The Spiritual Side Of Mathematics

By on June 2, 2018 in Science
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by Rich Fiori,
Contributing Writer,In5D,.com

Why is mathematics so important? Most people are afraid of mathematics because they think they will never understand it or they will never have to use it. Before going into why it’s important for the individual, let’s take a look at some of  the history and formation of mathematics.

Babylon

As early as about 6,000 BCE, the Sumerian civilization, Babylon, formulated mathematics using base 60 (we use base 10 mostly). They did this for several reasons. One of which was to chart the heavens, one was for agricultural purposes, and one was for engineering and building structures. It has been discovered they may have defined and used the Pythagorean theorem. They developed division, the concept of a circle, quadratic equations, and the number zero (as primarily a placeholder). We see evidence of their work today in the fact that there are 60 seconds, 60 minutes, and 360 degrees.

Egypt

In about 2,700 BCE, the Egyptians formulated the base 10 system of mathematics. Through their formulation of multiplication, they introduced binary numbers (e.g. 101 = 5). They introduced fractions and series of fractions. They calculated the area of a circle using a simple formula (8/9 x  diameter)2  to within 0.99% accuracy. Their value for pi is approximately 3.16049.  They knew that 3, 4, and 5 formed a right triangle and they knew the volume of a pyramid.

See also for more detail: http://www.storyofmathematics.com/index.html.

Pythagoras, Plato, and Aristotle

Think of Pythagoras as a group of people rather than just one individual. Then add Plato to that group. They developed the concept of Theory and used words such as Form to describe ideas and ideals. Aristotle took a different approach and developed the Empirical way of thinking. He used Facts and their interdependence to describe experiences. There  was both continuity and independence in these two different approaches. This was the establishment of theory and practice as we describe it today. One extraordinary outcome of this dynamism was the Pythagorean theorem, which proved to be useful throughout history. The theorem states that the sum of the squares of the sides of a right triangle is equal to the square of the hypotenuse. The proof of this theorem is both elegant and artistic using a square within a square. The inside square touches the outside square at four points. This simultaneously creates four right triangles surrounding the inside square. It just so happens that the inside square is the square of the hypotenuse. The outside square is the sum of the squares of the sides plus the square of the hypotenuse. One equation depicting this is all that is necessary to arrive at the results.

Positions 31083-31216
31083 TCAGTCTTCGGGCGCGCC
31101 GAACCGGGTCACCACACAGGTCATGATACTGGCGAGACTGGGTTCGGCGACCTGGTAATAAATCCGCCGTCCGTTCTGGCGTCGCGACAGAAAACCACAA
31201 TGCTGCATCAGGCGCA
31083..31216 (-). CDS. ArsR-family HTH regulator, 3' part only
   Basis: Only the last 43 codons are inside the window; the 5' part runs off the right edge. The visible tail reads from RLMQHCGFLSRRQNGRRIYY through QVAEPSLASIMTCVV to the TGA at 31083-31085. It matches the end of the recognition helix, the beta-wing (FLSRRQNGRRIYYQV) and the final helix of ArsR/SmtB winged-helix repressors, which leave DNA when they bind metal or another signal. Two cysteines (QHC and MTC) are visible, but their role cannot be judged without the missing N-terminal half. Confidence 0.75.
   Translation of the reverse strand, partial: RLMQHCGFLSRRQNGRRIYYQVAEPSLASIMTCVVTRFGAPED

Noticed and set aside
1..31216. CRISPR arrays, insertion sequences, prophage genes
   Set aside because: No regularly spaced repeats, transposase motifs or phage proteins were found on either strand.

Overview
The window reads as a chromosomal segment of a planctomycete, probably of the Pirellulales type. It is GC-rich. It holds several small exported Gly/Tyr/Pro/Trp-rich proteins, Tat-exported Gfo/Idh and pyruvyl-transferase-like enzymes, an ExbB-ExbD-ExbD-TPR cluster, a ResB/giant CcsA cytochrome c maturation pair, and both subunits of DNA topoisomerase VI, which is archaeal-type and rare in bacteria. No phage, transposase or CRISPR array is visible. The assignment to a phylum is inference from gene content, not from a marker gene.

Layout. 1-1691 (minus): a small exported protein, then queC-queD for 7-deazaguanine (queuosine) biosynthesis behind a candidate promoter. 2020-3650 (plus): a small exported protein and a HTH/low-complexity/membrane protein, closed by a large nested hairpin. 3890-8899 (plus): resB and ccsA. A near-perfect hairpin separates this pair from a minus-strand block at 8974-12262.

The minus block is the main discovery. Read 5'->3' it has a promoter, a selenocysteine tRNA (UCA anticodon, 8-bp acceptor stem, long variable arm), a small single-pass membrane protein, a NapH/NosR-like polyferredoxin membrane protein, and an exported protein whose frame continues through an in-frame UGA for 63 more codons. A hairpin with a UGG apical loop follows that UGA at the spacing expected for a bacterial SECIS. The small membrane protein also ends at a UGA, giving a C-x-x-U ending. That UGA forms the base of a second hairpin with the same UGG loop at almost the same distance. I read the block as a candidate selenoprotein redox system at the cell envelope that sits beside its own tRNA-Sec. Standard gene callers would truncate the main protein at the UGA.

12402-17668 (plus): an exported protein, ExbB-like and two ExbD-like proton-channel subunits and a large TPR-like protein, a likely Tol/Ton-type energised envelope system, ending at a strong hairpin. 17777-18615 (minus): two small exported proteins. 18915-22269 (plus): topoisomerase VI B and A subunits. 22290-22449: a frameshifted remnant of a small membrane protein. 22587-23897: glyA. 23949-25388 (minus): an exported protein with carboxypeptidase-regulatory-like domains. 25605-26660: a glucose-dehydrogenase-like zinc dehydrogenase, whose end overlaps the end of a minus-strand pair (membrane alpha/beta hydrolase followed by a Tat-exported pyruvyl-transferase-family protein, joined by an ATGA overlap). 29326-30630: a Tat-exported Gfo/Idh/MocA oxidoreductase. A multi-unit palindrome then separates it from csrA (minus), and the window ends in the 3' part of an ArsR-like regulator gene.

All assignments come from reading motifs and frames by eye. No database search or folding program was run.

This fact is used to calculate many right angle problems including things from stairs to getting a square angle on a corner to proving Einstein’s theory of time dilation. Carpenters use the 3 – 4 – 5 method to true a corner. Mark  three feet from the corner in on direction then four feet from the corner in the other. Then measure the hypotenuse; if it is five feet, the corner is square. For time dilation the use of the theorem is a little more complicated but once setup, just as easy to solve.

Omar Khayyam

Another person to further mathematics was Omar Khayyam. He noted the dynamic tension between  the different approaches and unified them into a single concept. One noted aspect of his writing that remains is the idea of “x” as a variable. In Arabic, x means “thing”. Omar developed the quadratic equations and was responsible for binomial coefficients of expansion; these are also concepts used in college algebra (think Al Gebra) today. Quadratic equations are two dimensional nonlinear equations that depict among other things the trajectory of an object. We all have an intuitive feel for trajectory when we throw a paper ball into a trash can. Several athletes earn a living mastering the trajectory of baseballs, footballs, soccer balls, and basketballs.

Galileo and Copernicus

Galileo Galilei and Nicolaus Copernicus took the quadratic equations et al and defined the solar system. Galileo got it mostly correct using elliptical orbits but Copernicus used round orbits and was disregarded as a consequence. It is important to note that both of them were responsible for defining the motion of moving bodies; however, Galileo ran into a religious group  when he questioned the authority of their scriptures. From there he was relegated to house arrest.